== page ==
Reversing the power imbalance

Culture has long been recognized as a fundamental element in promoting healing and improving health in Indigenous communities. Cultural safety is a transformative approach to health-care that was developed by Irihapeti Ramsden, a Māori nurse. It refocuses health care on the needs, values, rights and cultural identity of Indigenous people. Its goal is to dismantle the colonialism that underlies the health-care system by taking into account the social, cultural, economic and political factors that influence the health of Indigenous people.

Read more: An Inuit approach to cancer care promotes self-determination and reconciliation

Cultural safety requires the development of equal partnerships between health professionals and Indigenous communities. This approach implies that patients and professionals engage respectfully and actively participate in health-care delivery, while aiming to protect the cultural identity of the patients. In keeping with this perspective, the core characteristics of culturally safe care must be defined by the communities receiving the care, in accordance with their own values and cultural norms. The goal is to reverse existing power relations by giving a central place to the historically marginalized voices of Indigenous populations.

Reducing barriers

Cultural safety can be deployed in health care in several ways. For example, a greater prominence of Indigenous doctors, nurses and other health-care workers. Cultural safety also requires improving professionals’ cultural competencies and their skillset for implementing safe and respectful treatments. Professionals must learn to recognize the influence of their own culture on the care they provide, be aware of their privileges and their position of power within the health-care system.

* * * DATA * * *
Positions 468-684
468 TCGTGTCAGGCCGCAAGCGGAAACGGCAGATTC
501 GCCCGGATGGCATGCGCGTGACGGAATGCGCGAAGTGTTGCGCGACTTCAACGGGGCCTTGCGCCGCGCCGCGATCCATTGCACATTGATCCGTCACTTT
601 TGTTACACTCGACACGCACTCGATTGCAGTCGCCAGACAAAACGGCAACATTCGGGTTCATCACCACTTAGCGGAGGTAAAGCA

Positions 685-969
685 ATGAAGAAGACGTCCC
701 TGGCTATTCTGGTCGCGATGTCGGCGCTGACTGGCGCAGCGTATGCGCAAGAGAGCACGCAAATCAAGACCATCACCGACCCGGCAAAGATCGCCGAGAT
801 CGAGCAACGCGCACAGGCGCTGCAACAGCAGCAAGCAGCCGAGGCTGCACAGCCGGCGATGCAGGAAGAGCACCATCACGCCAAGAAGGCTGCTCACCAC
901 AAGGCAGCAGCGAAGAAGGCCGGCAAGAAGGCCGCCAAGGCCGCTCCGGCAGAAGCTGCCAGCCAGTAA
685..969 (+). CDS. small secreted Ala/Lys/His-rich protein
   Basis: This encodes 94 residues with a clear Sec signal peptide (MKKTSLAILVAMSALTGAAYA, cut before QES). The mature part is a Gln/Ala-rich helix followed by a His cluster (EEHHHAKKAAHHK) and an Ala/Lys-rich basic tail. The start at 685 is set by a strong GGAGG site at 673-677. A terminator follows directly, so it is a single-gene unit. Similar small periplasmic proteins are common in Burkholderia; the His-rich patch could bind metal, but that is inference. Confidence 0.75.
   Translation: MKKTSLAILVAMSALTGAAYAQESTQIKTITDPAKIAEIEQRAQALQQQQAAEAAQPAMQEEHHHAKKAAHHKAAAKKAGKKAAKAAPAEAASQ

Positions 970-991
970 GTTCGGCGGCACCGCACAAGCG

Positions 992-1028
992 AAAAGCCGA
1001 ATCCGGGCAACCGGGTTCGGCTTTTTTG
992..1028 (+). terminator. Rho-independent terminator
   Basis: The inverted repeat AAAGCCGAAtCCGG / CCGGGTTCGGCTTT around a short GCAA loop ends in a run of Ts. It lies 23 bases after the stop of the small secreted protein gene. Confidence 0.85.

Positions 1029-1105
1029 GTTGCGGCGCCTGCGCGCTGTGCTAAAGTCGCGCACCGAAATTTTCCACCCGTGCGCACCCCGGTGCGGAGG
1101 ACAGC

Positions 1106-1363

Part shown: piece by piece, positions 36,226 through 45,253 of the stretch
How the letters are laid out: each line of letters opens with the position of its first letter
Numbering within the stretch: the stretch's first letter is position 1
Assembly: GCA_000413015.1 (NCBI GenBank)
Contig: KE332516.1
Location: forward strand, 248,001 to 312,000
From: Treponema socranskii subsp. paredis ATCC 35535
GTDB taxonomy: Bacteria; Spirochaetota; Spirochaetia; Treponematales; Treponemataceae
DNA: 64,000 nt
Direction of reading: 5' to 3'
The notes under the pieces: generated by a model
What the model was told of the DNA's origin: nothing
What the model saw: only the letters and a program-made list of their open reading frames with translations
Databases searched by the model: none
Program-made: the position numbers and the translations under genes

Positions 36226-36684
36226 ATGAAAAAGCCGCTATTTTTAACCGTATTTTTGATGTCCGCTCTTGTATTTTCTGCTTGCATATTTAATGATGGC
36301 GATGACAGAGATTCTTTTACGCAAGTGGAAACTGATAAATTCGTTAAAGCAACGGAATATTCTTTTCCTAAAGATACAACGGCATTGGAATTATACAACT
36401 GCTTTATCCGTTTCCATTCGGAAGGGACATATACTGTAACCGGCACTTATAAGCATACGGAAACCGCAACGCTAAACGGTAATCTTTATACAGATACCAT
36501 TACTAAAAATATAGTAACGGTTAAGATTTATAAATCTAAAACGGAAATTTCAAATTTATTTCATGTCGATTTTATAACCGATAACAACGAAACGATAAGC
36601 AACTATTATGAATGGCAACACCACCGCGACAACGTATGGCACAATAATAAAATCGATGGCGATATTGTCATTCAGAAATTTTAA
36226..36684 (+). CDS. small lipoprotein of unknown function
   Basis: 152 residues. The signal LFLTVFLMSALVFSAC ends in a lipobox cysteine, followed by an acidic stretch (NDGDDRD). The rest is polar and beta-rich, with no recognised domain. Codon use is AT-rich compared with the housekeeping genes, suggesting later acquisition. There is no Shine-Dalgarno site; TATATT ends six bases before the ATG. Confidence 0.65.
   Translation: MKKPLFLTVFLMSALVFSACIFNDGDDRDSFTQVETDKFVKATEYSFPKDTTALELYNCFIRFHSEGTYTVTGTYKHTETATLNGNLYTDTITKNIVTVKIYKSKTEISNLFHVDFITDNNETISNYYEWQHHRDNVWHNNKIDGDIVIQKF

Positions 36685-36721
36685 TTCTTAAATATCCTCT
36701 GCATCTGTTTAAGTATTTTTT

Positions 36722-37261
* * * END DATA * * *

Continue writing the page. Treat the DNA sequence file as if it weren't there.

In addition, a number of efforts aim to reduce the barriers to care for Indigenous people by providing interpreters, liaison and co-ordination services for patients. A popular model in the literature is the “patient navigator” model, where peers or health professionals act as intermediaries between the patient and the health-care system.

Navigators can fulfil a variety of roles, booking appointments, arranging transportation, accompanying patients to consultations and translating or disseminating professional recommendations. They may also provide emotional support or refer patients to community support resources.

From an organizational point of view, other interventions might involve to increase services offered to Indigenous populations, such as anchoring Indigenous spirituality in traditional health practices. Another way to promote cultural safety is to change organizational structures so they include the voices of the communities served, so they are better positioned to support changes in practices.

In short, this concept applies at different levels, with the ideal being the implementation of various strategies that act in synergy. All of these solutions require strong partnerships with the communities concerned, as well as sustained political will. This political will must begin with the formal recognition of the existence of systemic racism and the right of access of Indigenous people to health services free of discrimination — as proposed by the Manawan Atikamekw Council in what they have named Joyce’s Principle.

This article was originally published in French